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Remembering Ray Price, The Country Hall Of Famer With The Golden Voice

Tennessee Star Journal

When Ray Price passed away on December 13, 2013, one of the golden voices of country music died along with him. But today, that voice lives on through his many memorable songs and performances.

Price was born on January 12, 1926 in Wood County, Texas. He started singing and playing guitar during his teenage years, but originally went to college to pursue a career as a veterinarian. After being drafted into World War II and returning to finish college, Price decided not to continue on to vet school, choosing instead to pursue a career in music.

His decision led to a more successful career than he probably ever could have imagined. Price got started on a radio show called Hillbilly Circus before moving to Nashville, where he roomed with Hank Williams for a short time. Following William’s death, Price managed his band, The Drifting Cowboys, and experienced chart success with the song “Release Me.”

As Price continued on in his career, he became one of the champions of 1950’s honky tonk music, and also developed what became known as the “Ray Price Shuffle,” which is a 4/4 arrangement of honky tonk with a walking bass line.

Price was also known for his deep, baritone voice and wide range, oftentimes being praised as one of the best male singers in country music history. 

In honor of what would have been Price’s 91st birthday, we’d like to pay tribute to this legend and Country Music Hall of Fame member with some of his many memorable songs.

“You’re The Best Thing That Ever Happened To Me”

Written by songwriter Jim Weatherly, “You’re the Best Thing That Ever Happened to Me” experienced success at two different times in two different genres. The first time the song became a hit was when Price released it in July 1973.

After a three month climb up the charts, Price’s version of the song hit number one on the Billboard Hot Country Singles chart. The song was Price’s seventh number one hit, and was also the number one single on the debut program of the radio show “American Country Countdown.”

R&B artists Gladys Knight & the Pips went on to record their own version of the song a year later, which made its way to the third spot on the Billboard Top 100. A few other artists have gone on to release their own covers of the song in years since, but Price’s remains as the most recognizable version.

“Heartaches By The Number”

https://www.youtube.com/watch?v=nXibq_9Q8gI

Although “Heartaches by the Number” is considered as one of Price’s signature songs today, it wasn’t a number one hit for him. But it was the next best thing! It peaked at the second spot on the Billboard Hot C&W Sides chart, and remained on the chart for a total of 40 weeks.

Price’s version of “Heartaches by the Number” was released in early 1959. Pop star Guy Mitchell also recorded the song, and released it a few months after Price’s. The success of Price’s version made fans receptive to Mitchell’s, and he managed to take it to the top of the Billboard pop chart for three weeks.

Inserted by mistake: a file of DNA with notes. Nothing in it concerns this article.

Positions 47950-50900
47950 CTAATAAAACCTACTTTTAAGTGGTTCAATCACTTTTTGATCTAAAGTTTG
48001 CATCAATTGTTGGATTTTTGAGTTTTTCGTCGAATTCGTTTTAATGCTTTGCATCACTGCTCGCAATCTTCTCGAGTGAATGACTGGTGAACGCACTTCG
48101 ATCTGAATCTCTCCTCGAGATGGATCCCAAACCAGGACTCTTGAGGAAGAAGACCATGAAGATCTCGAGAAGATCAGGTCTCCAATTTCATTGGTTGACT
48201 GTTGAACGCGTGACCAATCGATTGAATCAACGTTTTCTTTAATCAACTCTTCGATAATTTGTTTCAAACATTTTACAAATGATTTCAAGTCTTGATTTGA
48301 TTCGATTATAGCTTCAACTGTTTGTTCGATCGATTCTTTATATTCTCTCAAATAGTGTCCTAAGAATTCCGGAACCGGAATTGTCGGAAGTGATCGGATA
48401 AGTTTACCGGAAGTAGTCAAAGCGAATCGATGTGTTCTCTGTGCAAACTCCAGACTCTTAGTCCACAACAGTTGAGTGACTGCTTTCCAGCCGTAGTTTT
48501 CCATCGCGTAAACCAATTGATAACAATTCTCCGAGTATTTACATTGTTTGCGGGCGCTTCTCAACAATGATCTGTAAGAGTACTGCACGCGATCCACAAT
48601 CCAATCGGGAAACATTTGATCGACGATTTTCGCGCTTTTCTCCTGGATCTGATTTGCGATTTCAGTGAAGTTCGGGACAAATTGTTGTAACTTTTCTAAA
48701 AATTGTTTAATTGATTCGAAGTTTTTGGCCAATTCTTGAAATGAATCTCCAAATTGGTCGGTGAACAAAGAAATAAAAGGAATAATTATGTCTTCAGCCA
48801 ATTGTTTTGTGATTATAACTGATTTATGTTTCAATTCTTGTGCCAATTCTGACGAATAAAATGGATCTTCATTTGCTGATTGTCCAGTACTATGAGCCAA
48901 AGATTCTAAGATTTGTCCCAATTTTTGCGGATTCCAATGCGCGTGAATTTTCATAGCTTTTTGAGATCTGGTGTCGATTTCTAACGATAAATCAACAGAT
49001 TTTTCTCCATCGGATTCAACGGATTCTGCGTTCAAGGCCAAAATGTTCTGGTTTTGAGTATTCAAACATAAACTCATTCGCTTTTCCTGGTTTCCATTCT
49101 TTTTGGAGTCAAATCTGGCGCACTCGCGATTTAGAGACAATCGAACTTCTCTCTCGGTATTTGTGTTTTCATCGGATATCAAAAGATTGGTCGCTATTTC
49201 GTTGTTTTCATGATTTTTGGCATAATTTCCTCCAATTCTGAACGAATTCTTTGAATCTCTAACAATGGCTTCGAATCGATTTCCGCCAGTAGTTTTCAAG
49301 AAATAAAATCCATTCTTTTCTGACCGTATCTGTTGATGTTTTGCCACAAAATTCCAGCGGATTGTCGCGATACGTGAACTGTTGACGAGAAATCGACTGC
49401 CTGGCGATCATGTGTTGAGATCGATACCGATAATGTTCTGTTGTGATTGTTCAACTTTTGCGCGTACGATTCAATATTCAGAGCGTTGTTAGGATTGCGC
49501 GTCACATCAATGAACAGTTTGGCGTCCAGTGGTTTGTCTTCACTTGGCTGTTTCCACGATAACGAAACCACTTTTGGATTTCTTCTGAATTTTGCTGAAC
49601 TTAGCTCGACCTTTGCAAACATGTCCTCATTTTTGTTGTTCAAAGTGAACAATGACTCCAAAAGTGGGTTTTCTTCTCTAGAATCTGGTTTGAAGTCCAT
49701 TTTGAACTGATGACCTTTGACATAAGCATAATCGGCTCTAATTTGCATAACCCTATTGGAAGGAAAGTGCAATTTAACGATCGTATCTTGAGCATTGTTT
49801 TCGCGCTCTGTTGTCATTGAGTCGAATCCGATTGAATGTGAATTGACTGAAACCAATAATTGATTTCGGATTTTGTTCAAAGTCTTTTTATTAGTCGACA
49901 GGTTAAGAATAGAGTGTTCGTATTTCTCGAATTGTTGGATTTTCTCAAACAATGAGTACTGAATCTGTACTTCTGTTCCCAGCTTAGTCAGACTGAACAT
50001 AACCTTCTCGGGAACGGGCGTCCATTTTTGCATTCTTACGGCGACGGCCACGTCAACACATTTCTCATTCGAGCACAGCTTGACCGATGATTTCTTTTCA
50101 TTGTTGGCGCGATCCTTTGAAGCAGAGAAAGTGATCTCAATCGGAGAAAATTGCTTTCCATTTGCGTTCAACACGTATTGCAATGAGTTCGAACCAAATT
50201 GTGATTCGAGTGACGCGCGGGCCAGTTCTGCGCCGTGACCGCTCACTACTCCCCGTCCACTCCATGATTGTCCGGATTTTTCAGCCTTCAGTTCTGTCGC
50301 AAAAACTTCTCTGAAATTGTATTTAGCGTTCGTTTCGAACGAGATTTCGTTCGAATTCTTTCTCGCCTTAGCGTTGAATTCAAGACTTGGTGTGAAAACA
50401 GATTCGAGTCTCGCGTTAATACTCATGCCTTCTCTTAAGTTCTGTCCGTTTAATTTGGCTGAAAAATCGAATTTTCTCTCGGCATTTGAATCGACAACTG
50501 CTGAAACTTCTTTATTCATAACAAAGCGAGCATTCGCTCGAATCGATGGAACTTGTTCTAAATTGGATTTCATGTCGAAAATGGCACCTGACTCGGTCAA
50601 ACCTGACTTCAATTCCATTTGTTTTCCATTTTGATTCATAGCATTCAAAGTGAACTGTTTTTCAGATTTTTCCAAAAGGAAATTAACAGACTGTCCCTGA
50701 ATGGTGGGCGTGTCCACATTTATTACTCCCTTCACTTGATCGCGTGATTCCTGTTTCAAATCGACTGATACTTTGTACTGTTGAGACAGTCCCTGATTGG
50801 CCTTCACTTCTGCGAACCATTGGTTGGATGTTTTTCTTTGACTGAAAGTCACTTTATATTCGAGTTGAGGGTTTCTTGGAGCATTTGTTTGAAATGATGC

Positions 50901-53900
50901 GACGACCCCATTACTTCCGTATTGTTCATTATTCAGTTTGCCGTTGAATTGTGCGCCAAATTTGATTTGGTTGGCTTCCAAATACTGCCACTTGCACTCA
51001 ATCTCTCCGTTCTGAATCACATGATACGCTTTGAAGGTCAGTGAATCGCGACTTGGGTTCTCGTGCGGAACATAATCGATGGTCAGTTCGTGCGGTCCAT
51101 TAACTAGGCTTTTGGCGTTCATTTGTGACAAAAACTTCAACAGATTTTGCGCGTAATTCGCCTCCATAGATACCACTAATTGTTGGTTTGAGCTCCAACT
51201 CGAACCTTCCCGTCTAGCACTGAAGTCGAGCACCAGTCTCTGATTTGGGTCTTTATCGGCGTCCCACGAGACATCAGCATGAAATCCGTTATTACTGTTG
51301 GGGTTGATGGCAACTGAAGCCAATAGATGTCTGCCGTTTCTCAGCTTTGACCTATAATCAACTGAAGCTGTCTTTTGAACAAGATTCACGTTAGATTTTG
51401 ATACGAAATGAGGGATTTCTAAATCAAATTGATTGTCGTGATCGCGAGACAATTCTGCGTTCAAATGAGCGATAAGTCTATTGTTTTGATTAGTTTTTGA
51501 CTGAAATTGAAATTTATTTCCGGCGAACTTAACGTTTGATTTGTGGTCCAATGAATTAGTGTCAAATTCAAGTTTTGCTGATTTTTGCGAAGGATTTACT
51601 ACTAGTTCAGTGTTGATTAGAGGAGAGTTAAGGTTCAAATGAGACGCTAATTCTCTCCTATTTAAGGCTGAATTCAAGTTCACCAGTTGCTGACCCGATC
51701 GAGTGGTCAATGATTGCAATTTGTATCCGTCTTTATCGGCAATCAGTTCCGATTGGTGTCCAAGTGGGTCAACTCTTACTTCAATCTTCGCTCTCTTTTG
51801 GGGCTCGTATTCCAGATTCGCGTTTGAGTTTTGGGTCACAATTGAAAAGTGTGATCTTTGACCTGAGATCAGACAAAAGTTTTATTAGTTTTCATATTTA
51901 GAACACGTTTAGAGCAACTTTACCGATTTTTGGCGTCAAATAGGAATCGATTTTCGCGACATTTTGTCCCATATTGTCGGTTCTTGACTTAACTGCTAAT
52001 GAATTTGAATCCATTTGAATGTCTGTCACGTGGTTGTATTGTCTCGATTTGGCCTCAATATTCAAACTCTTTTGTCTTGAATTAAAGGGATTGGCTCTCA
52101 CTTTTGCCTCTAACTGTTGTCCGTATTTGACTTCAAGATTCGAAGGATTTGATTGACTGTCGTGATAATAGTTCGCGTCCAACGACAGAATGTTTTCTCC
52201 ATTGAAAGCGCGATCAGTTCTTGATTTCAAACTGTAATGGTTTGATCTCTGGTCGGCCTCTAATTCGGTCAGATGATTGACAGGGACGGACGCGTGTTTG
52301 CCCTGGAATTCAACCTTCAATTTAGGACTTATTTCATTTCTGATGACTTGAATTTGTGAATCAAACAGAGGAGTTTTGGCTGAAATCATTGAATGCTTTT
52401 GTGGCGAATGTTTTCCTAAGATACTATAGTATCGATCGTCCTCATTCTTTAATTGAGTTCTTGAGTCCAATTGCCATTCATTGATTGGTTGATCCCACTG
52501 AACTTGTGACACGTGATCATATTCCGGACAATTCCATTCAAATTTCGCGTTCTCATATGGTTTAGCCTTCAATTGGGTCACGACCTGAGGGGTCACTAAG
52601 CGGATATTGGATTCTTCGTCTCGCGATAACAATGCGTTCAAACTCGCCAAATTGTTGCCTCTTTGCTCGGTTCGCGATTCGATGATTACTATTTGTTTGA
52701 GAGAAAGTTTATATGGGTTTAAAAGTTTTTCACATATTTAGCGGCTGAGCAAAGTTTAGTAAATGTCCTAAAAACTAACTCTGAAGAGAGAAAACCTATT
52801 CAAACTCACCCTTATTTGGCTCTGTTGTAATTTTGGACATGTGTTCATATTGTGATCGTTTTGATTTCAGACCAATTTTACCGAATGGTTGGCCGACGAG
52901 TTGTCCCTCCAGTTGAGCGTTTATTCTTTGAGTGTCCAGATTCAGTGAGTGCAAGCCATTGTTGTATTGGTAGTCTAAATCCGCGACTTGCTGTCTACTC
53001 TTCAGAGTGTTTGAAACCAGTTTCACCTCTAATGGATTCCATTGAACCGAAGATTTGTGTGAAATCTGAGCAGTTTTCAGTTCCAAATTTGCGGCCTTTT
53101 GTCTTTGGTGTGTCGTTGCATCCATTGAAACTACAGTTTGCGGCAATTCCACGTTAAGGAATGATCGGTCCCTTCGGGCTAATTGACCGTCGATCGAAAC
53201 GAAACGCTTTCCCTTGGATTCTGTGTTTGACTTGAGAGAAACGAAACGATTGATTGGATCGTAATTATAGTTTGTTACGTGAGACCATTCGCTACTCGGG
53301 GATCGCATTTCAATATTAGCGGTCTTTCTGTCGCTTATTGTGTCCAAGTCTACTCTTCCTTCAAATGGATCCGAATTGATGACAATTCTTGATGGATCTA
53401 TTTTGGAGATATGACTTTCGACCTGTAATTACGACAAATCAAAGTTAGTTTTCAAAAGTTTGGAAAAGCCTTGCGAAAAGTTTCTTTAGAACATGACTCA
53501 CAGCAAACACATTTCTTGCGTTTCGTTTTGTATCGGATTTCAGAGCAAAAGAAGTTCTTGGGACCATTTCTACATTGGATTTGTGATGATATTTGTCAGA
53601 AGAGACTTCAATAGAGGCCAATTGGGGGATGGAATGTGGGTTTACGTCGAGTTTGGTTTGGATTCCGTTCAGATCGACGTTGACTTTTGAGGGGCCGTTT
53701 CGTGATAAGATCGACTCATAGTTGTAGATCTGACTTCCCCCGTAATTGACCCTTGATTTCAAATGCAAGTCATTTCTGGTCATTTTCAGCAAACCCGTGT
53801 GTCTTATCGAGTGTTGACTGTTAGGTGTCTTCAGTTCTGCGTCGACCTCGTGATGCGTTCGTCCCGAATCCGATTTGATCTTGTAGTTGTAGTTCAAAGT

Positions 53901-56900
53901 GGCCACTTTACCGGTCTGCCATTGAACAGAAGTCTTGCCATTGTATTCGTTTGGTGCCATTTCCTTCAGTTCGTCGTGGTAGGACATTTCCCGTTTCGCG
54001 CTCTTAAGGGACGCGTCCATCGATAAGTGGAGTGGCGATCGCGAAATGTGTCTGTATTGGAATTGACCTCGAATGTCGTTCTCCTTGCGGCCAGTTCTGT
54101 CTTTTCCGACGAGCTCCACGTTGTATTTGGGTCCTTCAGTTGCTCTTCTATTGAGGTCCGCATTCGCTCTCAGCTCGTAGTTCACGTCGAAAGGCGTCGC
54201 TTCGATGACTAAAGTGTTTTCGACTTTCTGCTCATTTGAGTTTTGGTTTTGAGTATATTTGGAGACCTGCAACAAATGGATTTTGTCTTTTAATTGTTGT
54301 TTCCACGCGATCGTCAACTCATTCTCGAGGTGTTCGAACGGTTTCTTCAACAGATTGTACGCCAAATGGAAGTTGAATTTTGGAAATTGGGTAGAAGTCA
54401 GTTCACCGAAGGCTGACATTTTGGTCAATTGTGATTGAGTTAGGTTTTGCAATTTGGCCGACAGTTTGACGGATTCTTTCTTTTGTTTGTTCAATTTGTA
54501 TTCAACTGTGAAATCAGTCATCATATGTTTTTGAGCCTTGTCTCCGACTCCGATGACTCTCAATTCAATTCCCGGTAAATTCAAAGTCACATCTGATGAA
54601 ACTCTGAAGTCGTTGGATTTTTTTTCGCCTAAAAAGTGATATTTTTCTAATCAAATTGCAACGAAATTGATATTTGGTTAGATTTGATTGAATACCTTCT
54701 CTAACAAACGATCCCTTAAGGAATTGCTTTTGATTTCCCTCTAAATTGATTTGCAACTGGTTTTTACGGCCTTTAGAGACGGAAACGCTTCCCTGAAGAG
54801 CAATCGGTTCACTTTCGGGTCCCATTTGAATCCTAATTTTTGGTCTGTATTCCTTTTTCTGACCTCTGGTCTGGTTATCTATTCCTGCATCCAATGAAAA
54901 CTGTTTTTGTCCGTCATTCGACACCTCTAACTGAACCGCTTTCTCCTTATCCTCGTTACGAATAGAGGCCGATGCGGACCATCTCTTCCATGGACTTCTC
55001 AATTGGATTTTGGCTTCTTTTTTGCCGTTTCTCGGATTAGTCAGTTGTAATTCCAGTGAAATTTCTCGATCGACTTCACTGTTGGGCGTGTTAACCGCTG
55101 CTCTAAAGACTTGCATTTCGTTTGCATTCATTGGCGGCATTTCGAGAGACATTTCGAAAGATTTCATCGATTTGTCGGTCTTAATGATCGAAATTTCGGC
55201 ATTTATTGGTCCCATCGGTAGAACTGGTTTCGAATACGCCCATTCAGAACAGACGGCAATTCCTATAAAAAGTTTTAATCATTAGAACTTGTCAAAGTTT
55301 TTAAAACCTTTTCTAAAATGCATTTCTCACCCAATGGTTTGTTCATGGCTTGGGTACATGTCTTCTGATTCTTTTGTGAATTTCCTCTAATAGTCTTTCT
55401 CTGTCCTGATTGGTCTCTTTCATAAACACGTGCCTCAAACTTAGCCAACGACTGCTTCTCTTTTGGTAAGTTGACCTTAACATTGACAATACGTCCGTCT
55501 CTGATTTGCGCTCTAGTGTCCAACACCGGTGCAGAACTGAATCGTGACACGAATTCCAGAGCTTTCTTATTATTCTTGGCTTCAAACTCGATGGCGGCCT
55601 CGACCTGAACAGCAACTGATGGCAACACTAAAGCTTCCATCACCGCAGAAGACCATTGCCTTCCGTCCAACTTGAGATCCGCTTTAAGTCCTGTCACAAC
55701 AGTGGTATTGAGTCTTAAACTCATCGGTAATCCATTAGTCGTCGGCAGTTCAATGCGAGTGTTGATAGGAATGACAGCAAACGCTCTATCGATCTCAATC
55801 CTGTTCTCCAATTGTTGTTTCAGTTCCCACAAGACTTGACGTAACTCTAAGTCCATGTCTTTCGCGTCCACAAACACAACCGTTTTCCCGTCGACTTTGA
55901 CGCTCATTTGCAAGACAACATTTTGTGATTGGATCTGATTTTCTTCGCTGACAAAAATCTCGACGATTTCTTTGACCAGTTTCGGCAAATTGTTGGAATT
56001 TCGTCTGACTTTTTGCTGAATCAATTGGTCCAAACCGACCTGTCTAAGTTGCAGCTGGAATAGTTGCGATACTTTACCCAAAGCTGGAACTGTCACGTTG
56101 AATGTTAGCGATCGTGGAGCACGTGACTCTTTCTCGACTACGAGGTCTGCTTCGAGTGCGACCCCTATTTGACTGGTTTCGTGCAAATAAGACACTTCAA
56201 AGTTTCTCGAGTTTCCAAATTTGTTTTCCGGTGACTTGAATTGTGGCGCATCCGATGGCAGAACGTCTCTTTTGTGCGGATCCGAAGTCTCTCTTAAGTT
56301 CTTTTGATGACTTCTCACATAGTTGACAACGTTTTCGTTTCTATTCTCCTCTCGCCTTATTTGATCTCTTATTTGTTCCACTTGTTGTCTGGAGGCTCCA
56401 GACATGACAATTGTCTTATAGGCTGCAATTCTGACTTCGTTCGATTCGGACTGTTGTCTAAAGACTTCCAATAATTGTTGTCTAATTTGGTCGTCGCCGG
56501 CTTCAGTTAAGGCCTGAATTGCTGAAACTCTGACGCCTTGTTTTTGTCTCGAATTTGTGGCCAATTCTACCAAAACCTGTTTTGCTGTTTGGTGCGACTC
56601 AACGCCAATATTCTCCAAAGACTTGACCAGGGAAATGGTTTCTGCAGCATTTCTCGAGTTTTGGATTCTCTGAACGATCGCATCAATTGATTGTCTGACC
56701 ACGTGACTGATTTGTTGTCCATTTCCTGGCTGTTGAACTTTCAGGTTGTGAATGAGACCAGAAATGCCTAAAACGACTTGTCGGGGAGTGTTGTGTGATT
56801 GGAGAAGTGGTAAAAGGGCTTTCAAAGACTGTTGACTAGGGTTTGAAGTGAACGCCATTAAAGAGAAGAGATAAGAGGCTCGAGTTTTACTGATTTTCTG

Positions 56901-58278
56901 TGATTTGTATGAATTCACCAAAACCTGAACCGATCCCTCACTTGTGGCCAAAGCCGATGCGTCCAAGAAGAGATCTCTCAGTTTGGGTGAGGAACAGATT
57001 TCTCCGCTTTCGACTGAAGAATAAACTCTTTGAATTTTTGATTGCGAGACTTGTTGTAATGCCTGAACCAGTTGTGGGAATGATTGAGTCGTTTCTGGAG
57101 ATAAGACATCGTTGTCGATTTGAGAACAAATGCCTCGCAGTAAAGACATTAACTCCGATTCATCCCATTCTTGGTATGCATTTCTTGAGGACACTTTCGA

Due to the immense popularity of both Price and Mitchell’s versions, sheet music for “Heartaches by the Number” became a best-seller in the U.S. and Britain for the month of January 1960.

Other country artists have followed Price’s lead by recording “Heartaches by the Number” themselves. Willie Nelson, Martina McBride, and Dwight Yoakam have all released recordings of the song.

Shortly before he died, Price recorded a special duet version of “Heartaches by the Number” with rising country star and future Voice contestant, Mary Sarah. That duet was included on Mary Sarah’s debut album Bridges, which was released seven months after Price’s death.

“Crazy Arms”

“Crazy Arms” was the single that really fired up Price’s career. After a string of chart hits, Price aimed for a chart-topper when he recorded and released “Crazy Arms” in May 1956.

Price wasn’t the first artists to record the song though. Wynn Stewart had released a recording of the song in 1954, but it never caught on like Price’s.

Price got just what he was hopping for with “Crazy Arms”. It became the first number one hit of his career, and went on to be considered a honky tonk standard.

Since “Crazy Arms” was so popular, many other artists jumped at the chance to record it. Patsy Cline, Jerry Lee Lewis, Patty Loveless, and many others recorded their own versions of the song. One of the most meaningful covers was done by Barbara Mandrell, since Price appears in a small role in her recording.

“For The Good Times”

Originally written and recorded by Kris Kristofferson for his debut album in 1970, Price went on to release his rendition of “For the Good Times” later that same year.

The single was Price’s fifth number one, and crossed over to the Billboard Top 100, where it peaked at the 11th spot. Although Price had other songs cross over, “For the Good Times” was his only single that broke the Top 40.

In total, Price’s version of “For the Good Times” spent 19 weeks on the Billboard country chart. All of the song’s chart success led to it receiving the award for Song of the Year at the ACM Awards.

Following Price’s release of the song, dozens of artists from multiple genres have released their own versions. Some of the most notable country renditions of the song have been recorded by Dolly Parton, Willie Nelson, and Crystal Gayle.

As more and more artists continue to record “For the Good Times,” it’s clear how much of an influence Price had not just in country music, but the music industry as a whole.

We’d like to thank Price for all of “the good times.” May he rest in peace.